Huế is the former imperial capital of Vietnam. In its centre, the walled Citadel and Imperial Palace was the political and cultural focus of the country for more than a century and a half. If you are only in the city for a day (as we were) this is likely the one UNESCO World Heritage site you’ll choose to visit.
The site consists of several structures covering an area of two square kilometers. A moat, fed by water from the adjacent Huong Perfume River, surrounds the outer fortifications known as the Citadel (Kinh thành). The Imperial City (Hoàng thành) is accessed through a main gate and within its walls is another inner enclosure known as the Purple Forbidden City (Tử cấm thành), previously accessible only to the Nguyễn imperial family.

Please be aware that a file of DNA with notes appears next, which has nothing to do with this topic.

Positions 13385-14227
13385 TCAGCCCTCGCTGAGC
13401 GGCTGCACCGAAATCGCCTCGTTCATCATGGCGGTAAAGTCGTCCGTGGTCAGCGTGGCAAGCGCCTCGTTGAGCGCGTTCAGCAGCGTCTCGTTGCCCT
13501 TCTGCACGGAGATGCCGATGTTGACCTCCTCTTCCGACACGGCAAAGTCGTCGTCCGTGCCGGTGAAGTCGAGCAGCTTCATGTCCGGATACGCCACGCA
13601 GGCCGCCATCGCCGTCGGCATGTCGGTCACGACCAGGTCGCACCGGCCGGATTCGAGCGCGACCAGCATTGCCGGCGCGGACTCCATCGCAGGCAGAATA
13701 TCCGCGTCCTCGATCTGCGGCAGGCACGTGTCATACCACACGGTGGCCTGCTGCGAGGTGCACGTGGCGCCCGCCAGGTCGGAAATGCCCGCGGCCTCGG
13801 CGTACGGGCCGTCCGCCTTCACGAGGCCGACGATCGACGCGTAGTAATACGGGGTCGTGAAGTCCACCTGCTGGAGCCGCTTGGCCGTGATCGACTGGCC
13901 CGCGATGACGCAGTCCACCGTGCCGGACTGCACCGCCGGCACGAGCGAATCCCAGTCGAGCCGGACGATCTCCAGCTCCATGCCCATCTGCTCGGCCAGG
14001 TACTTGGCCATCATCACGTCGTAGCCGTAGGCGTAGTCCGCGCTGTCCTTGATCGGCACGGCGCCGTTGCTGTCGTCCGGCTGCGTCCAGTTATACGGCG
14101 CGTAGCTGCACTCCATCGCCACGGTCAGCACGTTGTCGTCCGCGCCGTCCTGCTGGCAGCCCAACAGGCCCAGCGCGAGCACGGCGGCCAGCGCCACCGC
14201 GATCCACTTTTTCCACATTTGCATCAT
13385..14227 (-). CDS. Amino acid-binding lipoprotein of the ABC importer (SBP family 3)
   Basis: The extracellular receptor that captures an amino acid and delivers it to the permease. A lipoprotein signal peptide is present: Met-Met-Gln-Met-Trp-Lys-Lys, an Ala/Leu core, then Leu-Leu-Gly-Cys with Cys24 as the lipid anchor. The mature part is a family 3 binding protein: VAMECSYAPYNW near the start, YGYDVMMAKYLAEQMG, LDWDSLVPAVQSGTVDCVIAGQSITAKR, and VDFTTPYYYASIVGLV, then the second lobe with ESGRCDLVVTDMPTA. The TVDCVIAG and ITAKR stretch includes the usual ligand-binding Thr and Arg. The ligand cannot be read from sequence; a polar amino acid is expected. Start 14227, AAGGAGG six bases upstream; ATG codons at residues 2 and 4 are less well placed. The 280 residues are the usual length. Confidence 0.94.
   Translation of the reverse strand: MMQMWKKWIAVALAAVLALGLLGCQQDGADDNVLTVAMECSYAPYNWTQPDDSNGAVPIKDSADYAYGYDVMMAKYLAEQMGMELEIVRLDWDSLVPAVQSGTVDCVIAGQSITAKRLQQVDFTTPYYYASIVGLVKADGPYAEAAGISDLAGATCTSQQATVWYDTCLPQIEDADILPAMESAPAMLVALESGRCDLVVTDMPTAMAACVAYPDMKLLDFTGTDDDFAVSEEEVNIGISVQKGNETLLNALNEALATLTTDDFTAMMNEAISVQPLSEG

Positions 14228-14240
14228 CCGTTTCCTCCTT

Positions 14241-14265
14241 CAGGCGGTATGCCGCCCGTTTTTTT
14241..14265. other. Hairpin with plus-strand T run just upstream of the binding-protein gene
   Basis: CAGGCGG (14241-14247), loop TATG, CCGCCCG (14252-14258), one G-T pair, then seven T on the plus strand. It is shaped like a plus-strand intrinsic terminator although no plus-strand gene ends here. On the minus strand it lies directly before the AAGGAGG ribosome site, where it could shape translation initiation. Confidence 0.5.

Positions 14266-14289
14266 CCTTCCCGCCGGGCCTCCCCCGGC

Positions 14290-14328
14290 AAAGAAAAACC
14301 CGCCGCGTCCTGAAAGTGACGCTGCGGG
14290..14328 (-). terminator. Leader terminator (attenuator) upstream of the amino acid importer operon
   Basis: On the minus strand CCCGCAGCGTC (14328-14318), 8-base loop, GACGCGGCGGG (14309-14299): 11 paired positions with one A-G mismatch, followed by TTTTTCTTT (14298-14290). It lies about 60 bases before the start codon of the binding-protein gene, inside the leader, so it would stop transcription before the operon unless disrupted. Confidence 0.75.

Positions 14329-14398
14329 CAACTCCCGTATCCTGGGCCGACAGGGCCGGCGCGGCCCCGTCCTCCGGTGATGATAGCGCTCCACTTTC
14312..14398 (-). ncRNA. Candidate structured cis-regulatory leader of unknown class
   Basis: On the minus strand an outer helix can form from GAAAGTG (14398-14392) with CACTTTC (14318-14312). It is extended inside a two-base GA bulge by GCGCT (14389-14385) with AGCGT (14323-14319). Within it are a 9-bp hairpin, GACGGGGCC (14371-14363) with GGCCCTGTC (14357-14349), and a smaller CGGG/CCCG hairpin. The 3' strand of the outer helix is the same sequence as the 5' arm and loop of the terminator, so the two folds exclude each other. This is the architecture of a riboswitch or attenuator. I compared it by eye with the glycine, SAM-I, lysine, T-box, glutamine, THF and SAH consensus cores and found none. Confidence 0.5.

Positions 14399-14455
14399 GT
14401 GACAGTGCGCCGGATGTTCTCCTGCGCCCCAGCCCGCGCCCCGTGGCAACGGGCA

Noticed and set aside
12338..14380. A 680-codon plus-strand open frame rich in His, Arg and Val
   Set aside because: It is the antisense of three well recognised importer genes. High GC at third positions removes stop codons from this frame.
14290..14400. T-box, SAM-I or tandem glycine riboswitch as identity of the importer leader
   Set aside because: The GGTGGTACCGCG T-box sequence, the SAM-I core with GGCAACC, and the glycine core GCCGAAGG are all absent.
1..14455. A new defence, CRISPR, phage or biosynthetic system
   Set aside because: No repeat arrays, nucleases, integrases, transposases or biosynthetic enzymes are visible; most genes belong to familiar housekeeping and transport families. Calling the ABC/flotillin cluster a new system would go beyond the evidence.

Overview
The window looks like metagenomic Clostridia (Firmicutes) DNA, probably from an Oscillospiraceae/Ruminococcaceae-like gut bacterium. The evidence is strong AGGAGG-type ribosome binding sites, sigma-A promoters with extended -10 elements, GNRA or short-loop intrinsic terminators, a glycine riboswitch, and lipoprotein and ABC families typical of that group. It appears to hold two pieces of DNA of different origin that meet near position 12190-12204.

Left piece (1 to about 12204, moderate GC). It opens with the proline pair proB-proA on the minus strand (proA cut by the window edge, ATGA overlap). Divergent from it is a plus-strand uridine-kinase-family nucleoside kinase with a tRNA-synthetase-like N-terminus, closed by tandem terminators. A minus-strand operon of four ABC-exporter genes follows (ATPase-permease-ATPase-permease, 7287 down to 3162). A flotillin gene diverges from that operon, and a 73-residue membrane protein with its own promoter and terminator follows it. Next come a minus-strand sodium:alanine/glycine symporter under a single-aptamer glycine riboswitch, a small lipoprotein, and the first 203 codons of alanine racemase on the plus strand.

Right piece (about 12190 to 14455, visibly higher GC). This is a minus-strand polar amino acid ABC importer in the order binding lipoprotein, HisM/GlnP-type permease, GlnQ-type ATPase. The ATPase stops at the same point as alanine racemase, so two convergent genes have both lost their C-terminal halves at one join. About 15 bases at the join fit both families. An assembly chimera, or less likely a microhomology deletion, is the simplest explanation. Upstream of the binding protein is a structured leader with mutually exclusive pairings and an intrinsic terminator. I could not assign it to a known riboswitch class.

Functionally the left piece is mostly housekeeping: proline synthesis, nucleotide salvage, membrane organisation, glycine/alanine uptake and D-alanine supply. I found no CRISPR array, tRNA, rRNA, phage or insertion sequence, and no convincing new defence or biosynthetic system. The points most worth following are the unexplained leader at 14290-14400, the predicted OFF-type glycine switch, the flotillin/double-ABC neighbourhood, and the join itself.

The city and gardens were clearly very impressive during their peak period. Despite renewed restoration efforts, some of the structures are now in dire need of some care. Huế saw some of the most intense back-and-forth fighting during the Vietnam War, and of the 160 buildings that were part of the city, today only 10 major sites remain standing. Everywhere you look there is evidence of the war – bullet holes, shelling craters, and collapsed walls.